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View Full Version : A reading of Lully's Alchemical Experiments



Awani
01-03-2009, 12:34 PM
This is a Phoenix-thread (http://forum.alchemyforums.com/showthread.php?t=7) from the old site (http://alchemy-forums.forumotion.com/forum.htm).

Stumbled upon an interesting article by Adam Mclean:

Contained in this is a work of practical experiments by the supposed Raymond Lully (http://en.wikipedia.org/wiki/Ramon_Llull). These are likely to have been written in the seventeeth century based on some earlier publications of 'Lully' experiments in Latin and German... The text is one of those works of practical alchemy in which the experiments are simply described. Unlike other texts of practical alchemy which obviously on purpose code or obscure the meaning of the terms involved, this would appear to be a straightforward account of a series of experiments. We will just look at the first 'experiment' which is in chapters 1 and 2 and give a reading of the text into modern chemical terms.
Read it HERE (http://www.alchemywebsite.com/lully_experiments.html)

Also check out Mnemonic Arts of Blessed Raymond LULL (http://lullianarts.net/)

http://upload.wikimedia.org/wikipedia/commons/thumb/0/04/Ramon_Llull.jpg/200px-Ramon_Llull.jpg
Ahh. This is a similar process as that given by Manly Hall in his opus Secret Teachings of All Ages.
It's titled, "A True Revelation of the Manual Operation for the Universal Medicine commonly called The Philosophers' Stone"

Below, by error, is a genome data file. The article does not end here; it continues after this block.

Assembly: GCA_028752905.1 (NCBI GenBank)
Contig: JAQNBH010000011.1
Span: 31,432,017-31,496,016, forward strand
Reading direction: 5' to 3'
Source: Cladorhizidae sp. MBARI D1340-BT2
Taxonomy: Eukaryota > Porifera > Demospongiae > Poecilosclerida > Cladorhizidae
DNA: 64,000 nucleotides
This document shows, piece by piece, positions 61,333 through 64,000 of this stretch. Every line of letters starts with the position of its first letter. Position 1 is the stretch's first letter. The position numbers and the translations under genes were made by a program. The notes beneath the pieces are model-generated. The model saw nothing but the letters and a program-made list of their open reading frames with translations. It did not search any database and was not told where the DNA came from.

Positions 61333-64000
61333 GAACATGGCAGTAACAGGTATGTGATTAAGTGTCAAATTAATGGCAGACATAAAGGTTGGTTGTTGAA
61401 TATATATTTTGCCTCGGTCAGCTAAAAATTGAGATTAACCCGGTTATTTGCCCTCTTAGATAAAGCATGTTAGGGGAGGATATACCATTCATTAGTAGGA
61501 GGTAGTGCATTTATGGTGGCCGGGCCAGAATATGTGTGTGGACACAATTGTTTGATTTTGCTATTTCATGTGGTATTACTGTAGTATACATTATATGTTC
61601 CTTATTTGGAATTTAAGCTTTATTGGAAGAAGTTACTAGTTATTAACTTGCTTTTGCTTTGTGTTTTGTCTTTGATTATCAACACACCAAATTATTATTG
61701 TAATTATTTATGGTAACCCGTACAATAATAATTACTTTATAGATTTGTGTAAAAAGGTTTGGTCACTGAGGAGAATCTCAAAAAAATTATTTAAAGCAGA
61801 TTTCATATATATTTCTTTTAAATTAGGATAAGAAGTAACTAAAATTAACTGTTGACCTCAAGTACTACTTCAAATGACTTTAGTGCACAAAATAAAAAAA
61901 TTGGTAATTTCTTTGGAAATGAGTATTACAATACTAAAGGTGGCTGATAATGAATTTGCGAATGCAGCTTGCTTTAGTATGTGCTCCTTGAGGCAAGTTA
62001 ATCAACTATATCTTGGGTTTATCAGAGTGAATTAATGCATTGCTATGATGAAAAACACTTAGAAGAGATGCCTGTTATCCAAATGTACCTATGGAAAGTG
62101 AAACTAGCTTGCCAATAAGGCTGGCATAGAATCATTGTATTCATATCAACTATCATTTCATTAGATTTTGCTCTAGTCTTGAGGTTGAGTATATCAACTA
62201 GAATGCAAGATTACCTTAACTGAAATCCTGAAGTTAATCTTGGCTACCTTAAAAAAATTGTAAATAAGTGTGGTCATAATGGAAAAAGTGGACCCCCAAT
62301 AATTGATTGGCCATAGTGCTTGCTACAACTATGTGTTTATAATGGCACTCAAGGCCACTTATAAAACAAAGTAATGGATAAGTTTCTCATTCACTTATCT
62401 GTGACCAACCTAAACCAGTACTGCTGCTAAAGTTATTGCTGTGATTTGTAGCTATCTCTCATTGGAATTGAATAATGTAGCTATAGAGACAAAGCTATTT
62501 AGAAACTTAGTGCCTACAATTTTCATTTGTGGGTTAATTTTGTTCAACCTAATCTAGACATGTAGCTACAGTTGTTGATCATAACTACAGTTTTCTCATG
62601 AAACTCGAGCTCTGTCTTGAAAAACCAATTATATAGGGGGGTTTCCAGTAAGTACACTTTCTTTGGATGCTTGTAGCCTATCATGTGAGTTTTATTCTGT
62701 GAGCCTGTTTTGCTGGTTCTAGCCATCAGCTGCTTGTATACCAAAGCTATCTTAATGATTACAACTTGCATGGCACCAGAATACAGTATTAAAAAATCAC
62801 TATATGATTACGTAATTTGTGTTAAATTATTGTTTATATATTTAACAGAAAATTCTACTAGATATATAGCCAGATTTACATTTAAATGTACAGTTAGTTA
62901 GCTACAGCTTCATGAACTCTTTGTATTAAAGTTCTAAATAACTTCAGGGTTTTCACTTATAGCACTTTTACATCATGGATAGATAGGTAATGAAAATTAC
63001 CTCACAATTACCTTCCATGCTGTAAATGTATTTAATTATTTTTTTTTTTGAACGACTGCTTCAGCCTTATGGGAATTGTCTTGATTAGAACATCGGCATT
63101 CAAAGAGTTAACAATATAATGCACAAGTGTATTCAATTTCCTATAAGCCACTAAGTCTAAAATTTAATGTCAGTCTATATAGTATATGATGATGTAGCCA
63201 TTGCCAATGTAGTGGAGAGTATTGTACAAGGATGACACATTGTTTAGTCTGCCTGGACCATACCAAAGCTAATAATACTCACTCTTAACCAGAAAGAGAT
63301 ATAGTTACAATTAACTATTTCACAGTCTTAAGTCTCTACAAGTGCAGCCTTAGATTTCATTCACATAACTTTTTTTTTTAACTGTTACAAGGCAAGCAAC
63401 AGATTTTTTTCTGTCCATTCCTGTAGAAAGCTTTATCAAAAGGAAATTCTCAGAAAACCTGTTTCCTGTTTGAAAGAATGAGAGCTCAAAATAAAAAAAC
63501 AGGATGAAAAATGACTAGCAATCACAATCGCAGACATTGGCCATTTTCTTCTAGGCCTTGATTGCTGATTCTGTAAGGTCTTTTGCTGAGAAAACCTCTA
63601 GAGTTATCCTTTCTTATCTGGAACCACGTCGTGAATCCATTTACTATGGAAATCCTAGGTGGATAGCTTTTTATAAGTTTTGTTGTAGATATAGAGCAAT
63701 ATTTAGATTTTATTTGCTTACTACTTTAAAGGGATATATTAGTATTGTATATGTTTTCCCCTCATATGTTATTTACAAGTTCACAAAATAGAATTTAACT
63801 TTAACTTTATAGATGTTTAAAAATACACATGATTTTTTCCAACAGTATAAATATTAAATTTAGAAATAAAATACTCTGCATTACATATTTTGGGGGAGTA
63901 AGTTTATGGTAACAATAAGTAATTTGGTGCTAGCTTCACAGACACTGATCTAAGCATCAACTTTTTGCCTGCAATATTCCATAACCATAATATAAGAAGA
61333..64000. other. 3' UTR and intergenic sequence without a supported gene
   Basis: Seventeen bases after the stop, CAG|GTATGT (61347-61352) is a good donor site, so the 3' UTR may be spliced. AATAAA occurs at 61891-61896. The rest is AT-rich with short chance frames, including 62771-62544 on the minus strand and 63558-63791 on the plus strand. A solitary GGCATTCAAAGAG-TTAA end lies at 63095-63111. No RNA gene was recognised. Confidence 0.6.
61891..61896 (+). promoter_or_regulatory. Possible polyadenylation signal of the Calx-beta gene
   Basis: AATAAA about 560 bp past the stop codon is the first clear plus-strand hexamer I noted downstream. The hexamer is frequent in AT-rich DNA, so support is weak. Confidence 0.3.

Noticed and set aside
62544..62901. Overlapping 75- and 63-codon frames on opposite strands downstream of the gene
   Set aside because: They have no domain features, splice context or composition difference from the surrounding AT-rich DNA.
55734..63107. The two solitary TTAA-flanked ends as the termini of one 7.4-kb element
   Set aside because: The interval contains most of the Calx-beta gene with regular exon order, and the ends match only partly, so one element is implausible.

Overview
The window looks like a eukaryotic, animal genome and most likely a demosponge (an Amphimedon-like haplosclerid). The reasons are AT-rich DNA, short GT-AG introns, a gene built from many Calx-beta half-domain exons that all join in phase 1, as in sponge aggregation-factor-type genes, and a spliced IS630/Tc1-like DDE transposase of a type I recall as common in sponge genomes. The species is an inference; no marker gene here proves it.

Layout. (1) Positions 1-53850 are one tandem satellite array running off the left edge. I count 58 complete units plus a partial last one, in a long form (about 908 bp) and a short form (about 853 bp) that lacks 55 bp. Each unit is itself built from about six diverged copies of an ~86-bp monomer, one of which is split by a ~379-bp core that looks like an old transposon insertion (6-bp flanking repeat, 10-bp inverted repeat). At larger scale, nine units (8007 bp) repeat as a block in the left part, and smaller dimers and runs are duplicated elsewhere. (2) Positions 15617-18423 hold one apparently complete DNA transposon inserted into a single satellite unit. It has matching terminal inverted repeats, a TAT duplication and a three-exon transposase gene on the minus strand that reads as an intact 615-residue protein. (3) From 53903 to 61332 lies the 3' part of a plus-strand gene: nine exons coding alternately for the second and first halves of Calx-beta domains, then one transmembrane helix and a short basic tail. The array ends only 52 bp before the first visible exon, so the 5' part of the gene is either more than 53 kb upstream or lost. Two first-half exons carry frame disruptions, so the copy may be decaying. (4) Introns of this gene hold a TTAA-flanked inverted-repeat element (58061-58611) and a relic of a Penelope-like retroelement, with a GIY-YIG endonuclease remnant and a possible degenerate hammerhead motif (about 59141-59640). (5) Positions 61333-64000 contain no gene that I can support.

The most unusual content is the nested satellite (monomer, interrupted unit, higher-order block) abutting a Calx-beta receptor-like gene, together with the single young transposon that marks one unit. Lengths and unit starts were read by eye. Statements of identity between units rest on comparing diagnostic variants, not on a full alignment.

by the celebrated Philosopher of Leyden.They both produce a sea salt that will melt on a hot silver plate like wax.
But from there they differ a bit. The Philosopher of Leyden says:
"Before you set your salt out, set it again in the furnace of putrefaction that it may dissolve of itself
(Lully said to avoid this happening), then let it cool, open your glass, and you will find your matter lessened
a third part. But instead of your former salt water, you will have a fine sweet and very penetrating water which the
philosophers have hid under very wonderful names - it is the mercury of all true philosophers...."

Perhaps Leyden was able to concentrate his salt into a nitric acid, because one other difference is that he gives a very
specific time and occasion for the collection of dew which is then distilled and then the salt added to it and the
putrefactions follow and he ends up with the salt that melts like wax. Then putrefying it the last time and evaporating
off a third would concentrate the sodium chloride, ammonia, nitrogen, etc, that probably made an acid strong enough
to dissolve gold and silver.

He then describes the virtues of this water as a medicine itself before going on to describe the medicine for metals,
in which he declares this mercury itself will dissolve leaf gold or silver, whereas Lully dissolved his silver in nitric acid
and added the salt dissolved in nitric acid too. But they seem to be very similar.